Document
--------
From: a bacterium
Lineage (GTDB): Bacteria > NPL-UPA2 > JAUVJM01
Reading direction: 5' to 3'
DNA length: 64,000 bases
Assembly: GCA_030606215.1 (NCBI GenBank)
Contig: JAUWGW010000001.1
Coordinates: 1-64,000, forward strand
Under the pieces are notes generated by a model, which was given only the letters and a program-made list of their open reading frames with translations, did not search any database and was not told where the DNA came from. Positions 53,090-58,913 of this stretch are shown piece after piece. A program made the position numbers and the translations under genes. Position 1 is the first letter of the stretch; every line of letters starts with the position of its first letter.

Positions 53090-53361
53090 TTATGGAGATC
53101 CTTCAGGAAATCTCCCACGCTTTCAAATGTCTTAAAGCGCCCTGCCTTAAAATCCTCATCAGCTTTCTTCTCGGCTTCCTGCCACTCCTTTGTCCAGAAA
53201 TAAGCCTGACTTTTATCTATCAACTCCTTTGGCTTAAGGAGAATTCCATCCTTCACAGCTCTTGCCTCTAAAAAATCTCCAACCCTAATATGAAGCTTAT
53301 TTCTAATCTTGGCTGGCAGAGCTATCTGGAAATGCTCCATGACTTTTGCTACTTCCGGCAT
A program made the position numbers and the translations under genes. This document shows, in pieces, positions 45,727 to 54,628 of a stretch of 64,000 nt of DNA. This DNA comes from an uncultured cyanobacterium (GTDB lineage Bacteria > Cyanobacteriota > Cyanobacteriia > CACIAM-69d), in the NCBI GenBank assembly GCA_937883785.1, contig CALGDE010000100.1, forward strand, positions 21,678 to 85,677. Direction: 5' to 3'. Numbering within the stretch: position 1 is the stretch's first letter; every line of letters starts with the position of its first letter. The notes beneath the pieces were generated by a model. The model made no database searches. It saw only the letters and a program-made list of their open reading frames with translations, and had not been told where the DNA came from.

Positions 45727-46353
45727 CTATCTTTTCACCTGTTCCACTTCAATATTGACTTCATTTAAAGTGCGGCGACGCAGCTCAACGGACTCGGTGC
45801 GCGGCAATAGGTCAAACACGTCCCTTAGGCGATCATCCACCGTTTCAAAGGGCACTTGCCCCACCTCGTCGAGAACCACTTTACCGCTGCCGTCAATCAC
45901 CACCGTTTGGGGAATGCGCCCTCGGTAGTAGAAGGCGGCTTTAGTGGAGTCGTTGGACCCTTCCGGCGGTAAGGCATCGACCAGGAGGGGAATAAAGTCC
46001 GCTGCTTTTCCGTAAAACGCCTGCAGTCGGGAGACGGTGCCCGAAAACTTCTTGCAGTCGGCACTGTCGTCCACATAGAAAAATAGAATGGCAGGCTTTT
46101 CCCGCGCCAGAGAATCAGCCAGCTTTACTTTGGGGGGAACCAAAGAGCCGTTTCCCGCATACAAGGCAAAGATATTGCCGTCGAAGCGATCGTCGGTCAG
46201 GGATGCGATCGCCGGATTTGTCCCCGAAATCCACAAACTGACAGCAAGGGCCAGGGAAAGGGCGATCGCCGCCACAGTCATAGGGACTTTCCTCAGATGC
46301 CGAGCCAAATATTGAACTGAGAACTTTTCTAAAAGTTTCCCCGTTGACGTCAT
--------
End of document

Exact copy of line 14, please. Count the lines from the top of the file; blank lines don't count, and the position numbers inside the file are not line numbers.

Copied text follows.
A program made the position numbers and the translations under genes. This document shows, in pieces, positions 45,727 to 54,628 of a stretch of 64,000 nt of DNA. This DNA comes from an uncultured cyanobacterium (GTDB lineage Bacteria > Cyanobacteriota > Cyanobacteriia > CACIAM-69d), in the NCBI GenBank assembly GCA_937883785.1, contig CALGDE010000100.1, forward strand, positions 21,678 to 85,677. Direction: 5' to 3'. Numbering within the stretch: position 1 is the stretch's first letter; every line of letters starts with the position of its first letter. The notes beneath the pieces were generated by a model. The model made no database searches. It saw only the letters and a program-made list of their open reading frames with translations, and had not been told where the DNA came from.